Glycemic index diet originally is developed to help improve blood sugar control in diabetes by choosing foods Low-GI foods (55 and under) for steadier rise in blood sugar. In a Twenty-six participants recruited at baseline, 22 commenced and 21 participants completed the low-GI dietary intervention phase, low glycemic diet improved insulin sensitivity, changes of lipids(11). Comparison of low glycemic index with a conventional healthy diet in overweight and obese premenopausal women, low glycemic index attendants showed to improve more in glucose tolerance through oral-glucose-tolerance test (ISI(OGTT)), menstrual cyclicity, with serum fibrinogen concentrations significant differences between diets(12). Researchers also suggested that longer term compliance needs more evaluation in subsequent studies to reduced long term health risks to women with PCOS on a low GI diet(13). In comparison of low-carbohydrate, ketogenic diet versus a low-glycemic index diet on glycemic control in type 2 diabetes mellitus, some researchers suggested that the diet containing fewer carbohydrates, the low-carbohydrate, ketogenic diet, was more effective for improving glycemic control than the low glycemic diet(12a).

5. High-protein diet
High-protein diet is a diet mostly recommended for people who want to build muscle and lose fat. A comparison of a high protein (HP) and a normal protein (NP) diet on patients with polycystic ovary syndrome (PCOS) in 8-week randomized trial, showed a significantly reduced body weight, body mass index (BMI), waist circumference, percent of body fat,  decreased total testosterone also decreased in PCOS and sum of trunk skinfolds decreased in both diets(14).  In fact, increased dietary protein-to-carbohydrate ratios showed no differences in testosterone, sex hormone-binding globulin, and blood lipids between the groups after 6 months, but adjustment for weight changes led to significantly lower testosterone concentrations in the standard-protein (SP) diet group, according to the University of Copenhagen(15). Unfortunately, some studies showed that consumption of HP diets may cause alterations in renal health status and some metabolic parameters(15a) and reduce the level of osteocalcin(15b)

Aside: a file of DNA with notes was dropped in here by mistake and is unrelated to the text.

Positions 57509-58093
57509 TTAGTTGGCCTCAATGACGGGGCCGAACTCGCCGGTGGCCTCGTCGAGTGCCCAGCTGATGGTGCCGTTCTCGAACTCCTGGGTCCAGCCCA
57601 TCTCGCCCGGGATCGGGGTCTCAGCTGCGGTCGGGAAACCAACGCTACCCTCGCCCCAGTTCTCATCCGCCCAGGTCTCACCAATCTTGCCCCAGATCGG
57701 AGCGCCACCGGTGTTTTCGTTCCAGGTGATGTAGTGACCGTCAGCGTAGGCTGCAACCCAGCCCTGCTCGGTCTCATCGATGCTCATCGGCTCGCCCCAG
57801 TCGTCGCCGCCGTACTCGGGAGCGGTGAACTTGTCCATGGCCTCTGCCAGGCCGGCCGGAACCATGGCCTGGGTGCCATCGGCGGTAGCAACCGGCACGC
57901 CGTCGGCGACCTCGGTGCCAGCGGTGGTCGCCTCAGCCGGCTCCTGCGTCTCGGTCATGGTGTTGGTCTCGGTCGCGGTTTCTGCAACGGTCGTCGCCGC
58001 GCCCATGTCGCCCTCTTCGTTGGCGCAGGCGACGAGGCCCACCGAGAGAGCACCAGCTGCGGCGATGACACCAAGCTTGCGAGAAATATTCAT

7. High monounsaturated fat diet
High monounsaturated fat diet is a diet high in monounsaturated fatty acids (HMUFA) by replacing them for daily intake of bad fat. In a comparison of Carbohydrate-restricted diets high in either monounsaturated fat or protein, showed that magnitude of weight loss was smaller in the LF-HP group than in the HF-SP(16). The Mediterranean diet, a High monounsaturated fat diet is characterized by a high intake of olive oil, plant products, fish and seafood; a low intake of dairies, meat and meat products; and a moderate ethanol intake, but unfortunately, exploring the relationship between the Mediterranean diet and overweight/obesity is complex with inclusive results, some studies showed a significantly related to less overweight/obesity or more weight loss but many found no evidence of this association(16a).

8. Low fat diet 
Low fat diet restricts consumption of fat, stressing foods high in carbohydrates, mostly recommended to patients with some gallbladder conditions. Comparison of hormonal and metabolic markers after a high-fat, Western meal versus a low-fat, high-fiber meal in women with polycystic ovary syndrome, showed a reduction of free testosterone within 2 hours after both meals, however, the levels of testosterone remained below premeal values for 4 hours after the isocaloric low-fat, high-fiber meal (HIFIB) meal and 6 hours after the a high-fat, Western meal (HIFAT) meal. Levels of glucose was higher for 1 hour after the HIFIB meal compared with the HIFAT meal. DHEAS decreased 8%-10% within 2-3 hours after both meals, then increased during the remainder of the study period. Cortisol decreased during the 6-hour period after both meals(17). Suggestion of individuals on a low-fat vegan must ensure adequate intakes of  of vitamin D, vitamin K, folic acid, calcium, magnesium, zinc, vitamin B12, phosphorous, and selenium(17a).

Taking all together, there are subtle differences but correlation between diets, a monounsaturated fat-enriched diet greater weight loss, a low-glycemic index diet enhanced menstrual regularity, a high-carbohydrate diet increased free androgen index, a low-carbohydrate or low-glycemic index dietgreater reductions in insulin resistance, fibrinogen, total testosterone, and high-density lipoprotein cholesterol, a low-glycemic index diet improved quality of life, a high-protein diet.improved depression and self-esteem for a high-protein diet. Maximize weight loss control is important for women with PCOS regardless of dietary composition and should be targeted in all overweight women with PCOS through reducing calories with adequate nutritional intake and healthy food choices irrespective of diet composition(18).

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(1) Beneficial effects of a high-protein, low-glycemic-load hypocaloric diet in overweight and obese women with polycystic ovary syndrome: a randomized controlled intervention study by Mehrabani HH, Salehpour S, Amiri Z, Farahani SJ, Meyer BJ, Tahbaz F.(PubMed)